Asian private equity funds are being forced to adopt higher standards of governance because of pressure from European investors, according to an industry association.

Environmental, social and governance (ESG) policies have been driven up the corporate agenda in the West in recent years, but in Asia the concept is still nascent.

Nevertheless, Jessica Robinson, CEO of the Association for Sustainable & Responsible Investment in Asia (ASrIA), said that ESG change was likely to be rapid in Asia in the coming years. The key driver for Asian PE funds to adopt ESG guidelines was to attract investors from Europe, she noted.

“I think that change is going to be very rapid over the next couple of years ” said Robinson. “I think the biggest growth area [for growth in sustainable investing in Asia] is private equity." 

She observed that stock exchanges around the region were spending a lot of time and energy on ESG-related issues, citing mandatory ESG disclosure rules announced by Singapore's stock exchange last year. A greater focus on governance has been highlighted as a key issue for 2015.

The London Business School (LBS) this week released a report highlighting the gap between the adoption of ESG box-ticking guidelines and the implementation of ESG policies across investments.

The study found that "guidelines" were adopted by 86% of Asia-Pacific focused funds. In contrast, 50% of European funds had implemented industry-specific ESG policies, while 36% took a guideline approach, suggesting commitment in Asia was more superficial.

Francesca Cornelli, professor of finance at the LBS and director of the Coller Institute of Private Equity, said it was natural to see interest growing in ESG issues alongside rising average incomes.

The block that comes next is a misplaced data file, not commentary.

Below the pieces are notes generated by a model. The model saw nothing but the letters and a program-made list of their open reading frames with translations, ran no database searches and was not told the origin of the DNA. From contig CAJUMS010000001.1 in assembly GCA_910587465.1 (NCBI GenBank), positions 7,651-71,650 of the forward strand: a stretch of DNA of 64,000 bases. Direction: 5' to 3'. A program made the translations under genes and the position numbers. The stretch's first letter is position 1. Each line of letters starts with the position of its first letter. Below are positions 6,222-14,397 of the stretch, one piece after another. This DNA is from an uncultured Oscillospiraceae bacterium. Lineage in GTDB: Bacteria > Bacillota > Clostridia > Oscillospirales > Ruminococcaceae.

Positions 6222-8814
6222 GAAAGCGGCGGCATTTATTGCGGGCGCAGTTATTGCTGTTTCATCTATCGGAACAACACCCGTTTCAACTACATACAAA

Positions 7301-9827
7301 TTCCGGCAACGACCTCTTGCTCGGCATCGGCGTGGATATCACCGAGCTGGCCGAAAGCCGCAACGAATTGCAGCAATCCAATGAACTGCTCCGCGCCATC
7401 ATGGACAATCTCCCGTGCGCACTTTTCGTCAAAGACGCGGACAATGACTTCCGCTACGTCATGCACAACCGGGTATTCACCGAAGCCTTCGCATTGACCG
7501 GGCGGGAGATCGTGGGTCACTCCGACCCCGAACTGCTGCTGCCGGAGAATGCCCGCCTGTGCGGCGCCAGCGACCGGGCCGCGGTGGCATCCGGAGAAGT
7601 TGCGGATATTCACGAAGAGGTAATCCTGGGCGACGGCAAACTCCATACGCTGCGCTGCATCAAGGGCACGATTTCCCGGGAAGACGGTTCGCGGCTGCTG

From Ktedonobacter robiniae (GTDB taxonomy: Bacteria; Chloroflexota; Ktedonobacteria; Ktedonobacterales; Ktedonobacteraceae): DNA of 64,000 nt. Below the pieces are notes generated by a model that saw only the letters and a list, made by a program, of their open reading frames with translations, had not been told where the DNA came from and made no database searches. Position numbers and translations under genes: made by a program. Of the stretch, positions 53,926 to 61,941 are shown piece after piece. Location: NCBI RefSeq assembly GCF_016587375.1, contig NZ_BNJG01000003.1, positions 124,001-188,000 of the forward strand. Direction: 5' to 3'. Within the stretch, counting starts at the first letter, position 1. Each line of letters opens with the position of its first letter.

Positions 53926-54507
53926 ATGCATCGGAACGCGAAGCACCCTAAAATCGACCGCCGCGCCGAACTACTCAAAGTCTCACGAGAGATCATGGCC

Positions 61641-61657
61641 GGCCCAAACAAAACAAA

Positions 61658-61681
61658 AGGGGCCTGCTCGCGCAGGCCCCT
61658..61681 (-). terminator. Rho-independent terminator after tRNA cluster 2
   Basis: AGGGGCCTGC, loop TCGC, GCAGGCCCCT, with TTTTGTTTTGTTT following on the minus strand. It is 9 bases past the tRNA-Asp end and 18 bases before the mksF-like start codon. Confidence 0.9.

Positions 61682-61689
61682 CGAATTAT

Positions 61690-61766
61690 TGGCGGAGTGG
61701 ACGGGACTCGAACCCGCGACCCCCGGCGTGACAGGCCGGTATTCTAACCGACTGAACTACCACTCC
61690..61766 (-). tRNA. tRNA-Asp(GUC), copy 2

According to a study she co-authored, investors are the leading source of pressure for adoption of ESG policies among Asia-Pacific focused firms, but the public will be the leading source of pressure in future. 

Sven Lidén, CEO of Adveq – a private markets investor with $6 billion AUM – observed that the private equity (PE) industry had moved rapidly in recent years to adopt ESG policies.

Asia-based institutional investors are insisting on higher standards. For example, Japan’s Financial Services Agency introduced “Principles for Responsible Institutional Investors” in February last year, which has since been adopted by more than 160 institutions in the country. Initiatives have also been undertaken in countries ranging from Korea to Singapore to Malaysia.

Rodney Muse, managing partner of Malaysia-based Navis Capital Partners, said investors had become increasingly demanding. “Fifteen years ago you told a limited partner what was necessary in order for him to decide whether to invest and not much more. Today there is total transparency, you should expect them to really get deep into your processes as an investment firm,” he said.

The same was true when it came to exiting PE investments, added Muse. Corporate buyers just would not take the risk if they saw inadequacies around corporate governance or environmental practices, he said.

Another study released yesterday by the Global Sustainable Investment Association stated the US, Europe and Canada accounted for 99% of global sustainable investing (SRI) assets and estimated the sustainable investment market had grown from $13.3 trillion at the start of 2012 to $21.4 trillion in 2014.

SRI assets have grown from 21.5% to 30.2% of professionally managed assets globally over the same period, according to the review. For Asia-Pacific, the figure has increased from 0.6% to 0.8% compared with 49% to 58.8% for Europe.